Michael Mann reveals his account of attacks by entrenched interests seeking to undermine his 'hockey stick' graph.
It is almost possible to dismiss Michael Mann's account of a vast conspiracy by the fossil fuel industry to harrass scientists and befuddle the public. His story of that campaign, and his own journey from naive computer geek to battle-hardened climate ninja, seems overwrought, maybe even paranoid.
But now comes the unauthorised release of documents showing how a libertarian thinktank, the Heartland Institute, which has in the past been supported by Exxon, spent millions on lavish conferences attacking scientists and concocting projects to counter science teaching for kindergarteners.
Mann's story of what he calls the climate wars, the fight by powerful entrenched interests to undermine and twist the science meant to guide government policy, starts to seem pretty much on the money. He's telling it in a book out on 6 March, The hockey stick and the climate wars: Dispatches from the front lines.
"They see scientists like me who are trying to communicate the potential dangers of continued fossil fuel burning to the public as a threat. That means we are subject to attacks, some of them quite personal, some of them dishonest." Mann said in an interview conducted in and around State College, home of Pennsylvania State University, where he is a professor.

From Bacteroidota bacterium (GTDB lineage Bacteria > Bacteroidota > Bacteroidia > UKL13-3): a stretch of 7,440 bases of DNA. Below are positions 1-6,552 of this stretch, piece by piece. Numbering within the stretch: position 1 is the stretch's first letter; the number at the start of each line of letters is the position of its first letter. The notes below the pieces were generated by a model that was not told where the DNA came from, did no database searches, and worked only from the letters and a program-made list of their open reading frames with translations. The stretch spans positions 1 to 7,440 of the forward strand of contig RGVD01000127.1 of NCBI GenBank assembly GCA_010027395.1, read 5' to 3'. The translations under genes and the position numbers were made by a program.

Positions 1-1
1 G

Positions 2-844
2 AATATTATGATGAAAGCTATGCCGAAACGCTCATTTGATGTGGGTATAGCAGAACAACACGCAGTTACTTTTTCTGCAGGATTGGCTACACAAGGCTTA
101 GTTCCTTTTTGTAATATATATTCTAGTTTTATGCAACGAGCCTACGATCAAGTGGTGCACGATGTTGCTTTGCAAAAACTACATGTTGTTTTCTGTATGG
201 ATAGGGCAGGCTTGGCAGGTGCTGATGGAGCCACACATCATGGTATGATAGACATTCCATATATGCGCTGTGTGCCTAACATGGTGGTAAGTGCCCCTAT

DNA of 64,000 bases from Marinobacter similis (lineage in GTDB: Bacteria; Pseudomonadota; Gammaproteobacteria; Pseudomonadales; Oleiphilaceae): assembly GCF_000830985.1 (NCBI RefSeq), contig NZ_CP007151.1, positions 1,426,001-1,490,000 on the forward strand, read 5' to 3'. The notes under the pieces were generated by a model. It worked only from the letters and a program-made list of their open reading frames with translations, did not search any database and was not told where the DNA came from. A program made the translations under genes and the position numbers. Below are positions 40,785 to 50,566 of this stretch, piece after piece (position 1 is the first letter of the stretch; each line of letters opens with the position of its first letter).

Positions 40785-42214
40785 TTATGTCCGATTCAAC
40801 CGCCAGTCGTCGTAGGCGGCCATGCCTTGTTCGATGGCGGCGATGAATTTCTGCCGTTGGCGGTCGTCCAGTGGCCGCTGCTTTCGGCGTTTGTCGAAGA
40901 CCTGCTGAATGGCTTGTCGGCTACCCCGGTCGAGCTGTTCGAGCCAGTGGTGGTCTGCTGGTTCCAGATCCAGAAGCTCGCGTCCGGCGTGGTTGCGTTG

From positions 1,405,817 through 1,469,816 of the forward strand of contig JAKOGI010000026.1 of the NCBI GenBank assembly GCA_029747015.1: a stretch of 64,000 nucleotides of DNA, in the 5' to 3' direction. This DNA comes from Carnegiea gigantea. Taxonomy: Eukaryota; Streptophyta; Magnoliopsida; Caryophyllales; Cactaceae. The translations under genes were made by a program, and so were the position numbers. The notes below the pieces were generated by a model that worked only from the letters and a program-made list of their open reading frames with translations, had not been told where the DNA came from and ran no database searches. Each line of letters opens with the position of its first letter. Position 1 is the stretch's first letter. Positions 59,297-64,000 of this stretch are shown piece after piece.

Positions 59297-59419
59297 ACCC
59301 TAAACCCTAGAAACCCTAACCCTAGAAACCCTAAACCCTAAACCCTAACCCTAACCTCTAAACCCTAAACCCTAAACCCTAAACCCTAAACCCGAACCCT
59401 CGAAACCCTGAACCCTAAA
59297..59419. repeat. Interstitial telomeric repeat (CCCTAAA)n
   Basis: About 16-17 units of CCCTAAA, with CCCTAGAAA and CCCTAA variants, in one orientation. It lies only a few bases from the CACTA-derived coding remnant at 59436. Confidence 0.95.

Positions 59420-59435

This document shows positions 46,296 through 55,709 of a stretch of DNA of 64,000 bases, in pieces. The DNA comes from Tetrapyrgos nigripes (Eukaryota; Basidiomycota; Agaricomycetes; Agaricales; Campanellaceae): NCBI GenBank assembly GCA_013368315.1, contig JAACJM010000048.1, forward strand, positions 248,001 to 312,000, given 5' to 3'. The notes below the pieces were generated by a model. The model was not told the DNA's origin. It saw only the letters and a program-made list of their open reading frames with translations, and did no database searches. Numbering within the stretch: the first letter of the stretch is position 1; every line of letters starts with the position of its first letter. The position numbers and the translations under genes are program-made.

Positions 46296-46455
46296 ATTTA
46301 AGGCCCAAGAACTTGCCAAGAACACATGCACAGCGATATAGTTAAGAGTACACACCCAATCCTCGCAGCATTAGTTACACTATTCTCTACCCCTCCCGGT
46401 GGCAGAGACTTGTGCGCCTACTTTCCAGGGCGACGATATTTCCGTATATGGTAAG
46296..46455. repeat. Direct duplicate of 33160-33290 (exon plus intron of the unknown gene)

It's a brilliantly sunny day, and the light snowfall of the evening before is rapidly melting.
Mann, who seems fairly relaxed, has just spoken to a full-capacity, and uniformly respecful and supportive crowd at the university.
It's hard to square the surroundings with the description in the book of how an entire academic discipline has been made to feel under siege, but Mann insists that it is a given.
"It is now part of the job description if you are going to be a scientist working in a socially relevant area like human-caused climate change," he said.
He should know. For most of his professional life has been at the centre of those wars, thanks to a paper he published with colleagues in the late 1990s showing a sharp upward movement in global temperatures in the last half of the 20th century. The graph became known as the "hockey stick". More